Is the art of copywriting dying out?, Thursday, 24 January 2013 07:00AM

Does adland focus more on visual creativity to the detriment of the written word, John Tylee asks.

Channel 4: ran ad campaign for 30th anniversary in broadsheets last year

Channel 4: ran ad campaign for 30th anniversary in broadsheets last year


Creative Adrian Holmes, founding partner, Holmes Hobbs Marcantonio

"With attention spans so short, agencies and clients seem to think they don’t need copy any more and that images are much more important. The fact that copywriting is so difficult has only hastened its demise. And it’s not only print advertising that’s suffering.
Well-crafted dialogue has all but disappeared from our TV screens. While copywriting remains highly regarded in the US, we’ve deserted the written word as clients go for easily adaptable global campaigns with copy that’s banal beyond belief. However, the pendulum will swing back, because the need for clients to write telling sales pitches for their products won’t go away."

Creative Steve Harrison, former worldwide creative director, Wunderman

"The problem begins not in advertising but in a secondary-education system that leaves school-leavers badly prepared for degree courses. If youngsters can’t structure an essay or use correct spelling, punctuation and grammar, then there is little hope for the kids who emerge from the country’s advertising courses. Moreover, where once agencies placed emphasis on training, there is little effort nowadays to pass on craft skills to junior creatives. So the craft of copywriting is all but dead in most agencies. Little wonder that those agencies advise their clients against any route that requires more than a few words of superficial copy."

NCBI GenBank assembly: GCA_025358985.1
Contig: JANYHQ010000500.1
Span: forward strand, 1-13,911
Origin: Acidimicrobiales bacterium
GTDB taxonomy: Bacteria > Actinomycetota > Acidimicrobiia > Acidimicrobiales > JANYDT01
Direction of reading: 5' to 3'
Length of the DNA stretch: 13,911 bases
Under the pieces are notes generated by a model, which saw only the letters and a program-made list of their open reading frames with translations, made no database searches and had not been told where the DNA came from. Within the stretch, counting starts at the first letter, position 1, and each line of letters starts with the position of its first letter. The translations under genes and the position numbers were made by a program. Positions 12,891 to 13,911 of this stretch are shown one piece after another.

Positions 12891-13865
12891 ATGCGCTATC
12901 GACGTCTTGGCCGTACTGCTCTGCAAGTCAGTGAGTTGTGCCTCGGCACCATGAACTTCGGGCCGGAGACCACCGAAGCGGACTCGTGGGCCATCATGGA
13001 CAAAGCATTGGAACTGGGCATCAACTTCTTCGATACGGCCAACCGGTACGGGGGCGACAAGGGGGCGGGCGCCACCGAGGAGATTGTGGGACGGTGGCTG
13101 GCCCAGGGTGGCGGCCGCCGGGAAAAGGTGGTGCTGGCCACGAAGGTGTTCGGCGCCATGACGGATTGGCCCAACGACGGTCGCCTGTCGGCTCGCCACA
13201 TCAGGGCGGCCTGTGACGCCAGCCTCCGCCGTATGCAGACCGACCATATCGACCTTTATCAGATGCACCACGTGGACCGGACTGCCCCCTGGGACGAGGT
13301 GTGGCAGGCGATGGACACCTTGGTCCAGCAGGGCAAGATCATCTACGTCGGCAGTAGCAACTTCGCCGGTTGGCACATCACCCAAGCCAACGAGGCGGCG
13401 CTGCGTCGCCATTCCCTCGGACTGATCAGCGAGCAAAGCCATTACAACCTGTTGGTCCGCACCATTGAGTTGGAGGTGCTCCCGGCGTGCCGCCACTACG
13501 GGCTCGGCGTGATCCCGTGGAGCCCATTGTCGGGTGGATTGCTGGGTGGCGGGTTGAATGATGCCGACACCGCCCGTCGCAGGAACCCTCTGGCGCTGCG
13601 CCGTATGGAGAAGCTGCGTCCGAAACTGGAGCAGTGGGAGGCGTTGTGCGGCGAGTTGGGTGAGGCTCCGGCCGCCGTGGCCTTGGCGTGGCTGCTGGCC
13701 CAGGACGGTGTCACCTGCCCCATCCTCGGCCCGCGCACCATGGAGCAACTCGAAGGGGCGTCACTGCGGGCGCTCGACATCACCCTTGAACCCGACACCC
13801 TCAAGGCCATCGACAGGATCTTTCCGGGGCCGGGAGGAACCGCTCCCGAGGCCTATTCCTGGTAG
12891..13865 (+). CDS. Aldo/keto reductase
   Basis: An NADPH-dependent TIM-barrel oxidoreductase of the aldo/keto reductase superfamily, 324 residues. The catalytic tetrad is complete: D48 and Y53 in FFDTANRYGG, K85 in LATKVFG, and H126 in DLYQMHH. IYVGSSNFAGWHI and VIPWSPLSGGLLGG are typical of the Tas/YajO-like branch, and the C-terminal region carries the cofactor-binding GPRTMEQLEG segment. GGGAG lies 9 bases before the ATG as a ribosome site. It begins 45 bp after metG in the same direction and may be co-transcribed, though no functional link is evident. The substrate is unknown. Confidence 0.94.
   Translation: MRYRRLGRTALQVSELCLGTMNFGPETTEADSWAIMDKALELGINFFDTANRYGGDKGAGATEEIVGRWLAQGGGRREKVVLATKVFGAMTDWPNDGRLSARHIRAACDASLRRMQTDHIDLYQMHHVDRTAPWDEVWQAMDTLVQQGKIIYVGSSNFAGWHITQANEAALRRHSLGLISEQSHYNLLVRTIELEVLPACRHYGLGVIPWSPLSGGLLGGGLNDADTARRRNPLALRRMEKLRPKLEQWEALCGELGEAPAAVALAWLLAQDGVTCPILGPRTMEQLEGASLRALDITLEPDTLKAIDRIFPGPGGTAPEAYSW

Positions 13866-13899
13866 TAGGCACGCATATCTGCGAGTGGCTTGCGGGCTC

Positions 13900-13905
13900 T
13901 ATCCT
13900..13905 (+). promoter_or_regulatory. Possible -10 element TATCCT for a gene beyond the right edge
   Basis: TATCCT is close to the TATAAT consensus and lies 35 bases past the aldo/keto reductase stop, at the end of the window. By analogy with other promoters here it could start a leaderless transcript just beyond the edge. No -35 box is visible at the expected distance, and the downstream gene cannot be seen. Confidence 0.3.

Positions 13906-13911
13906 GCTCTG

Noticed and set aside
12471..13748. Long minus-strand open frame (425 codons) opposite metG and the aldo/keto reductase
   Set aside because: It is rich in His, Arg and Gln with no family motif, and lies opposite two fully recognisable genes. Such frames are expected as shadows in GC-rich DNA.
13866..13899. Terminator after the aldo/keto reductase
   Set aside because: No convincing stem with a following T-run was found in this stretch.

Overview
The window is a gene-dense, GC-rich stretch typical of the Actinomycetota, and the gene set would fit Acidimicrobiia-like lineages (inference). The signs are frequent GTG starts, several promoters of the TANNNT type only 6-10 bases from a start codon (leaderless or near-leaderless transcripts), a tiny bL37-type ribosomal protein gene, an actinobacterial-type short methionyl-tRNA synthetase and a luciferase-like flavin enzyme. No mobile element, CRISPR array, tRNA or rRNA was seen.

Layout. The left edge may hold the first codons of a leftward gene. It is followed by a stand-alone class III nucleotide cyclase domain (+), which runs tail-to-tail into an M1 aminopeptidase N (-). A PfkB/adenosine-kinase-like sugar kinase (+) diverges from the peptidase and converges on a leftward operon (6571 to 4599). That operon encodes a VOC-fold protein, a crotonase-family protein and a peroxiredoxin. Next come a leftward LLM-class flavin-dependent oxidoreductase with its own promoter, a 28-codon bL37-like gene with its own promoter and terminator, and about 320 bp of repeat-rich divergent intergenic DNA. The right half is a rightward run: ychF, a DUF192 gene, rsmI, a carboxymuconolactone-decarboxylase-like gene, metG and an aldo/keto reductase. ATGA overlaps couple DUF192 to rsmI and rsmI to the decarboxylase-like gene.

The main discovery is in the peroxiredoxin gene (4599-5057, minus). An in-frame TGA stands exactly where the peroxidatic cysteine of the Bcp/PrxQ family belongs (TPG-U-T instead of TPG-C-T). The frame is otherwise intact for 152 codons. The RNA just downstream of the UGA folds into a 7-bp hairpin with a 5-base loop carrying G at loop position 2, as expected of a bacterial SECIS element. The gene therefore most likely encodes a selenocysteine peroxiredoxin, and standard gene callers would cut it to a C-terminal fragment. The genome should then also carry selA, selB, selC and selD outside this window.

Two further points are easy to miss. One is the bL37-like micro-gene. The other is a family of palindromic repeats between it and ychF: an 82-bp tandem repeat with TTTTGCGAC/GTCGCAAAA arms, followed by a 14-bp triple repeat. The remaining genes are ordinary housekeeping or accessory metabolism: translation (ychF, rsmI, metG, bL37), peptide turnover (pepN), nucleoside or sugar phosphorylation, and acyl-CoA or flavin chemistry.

Creative Richard Figueira, digital executive creative director, JWT London

"Copywriters will always be important because, in advertising, we’re always wanting more stories and good storytellers are great to have at any time. But copywriters will have to be more flexible and understand that different clients need different creative solutions and that the creative process has become much faster. They must also realise that, for a very long time, we told people what brands did. Now, consumers expect brands to be acting in the way they have been talking. Getting people to believe what a brand says about itself can be tough, particularly in the technology sector. That’s where the writer comes in."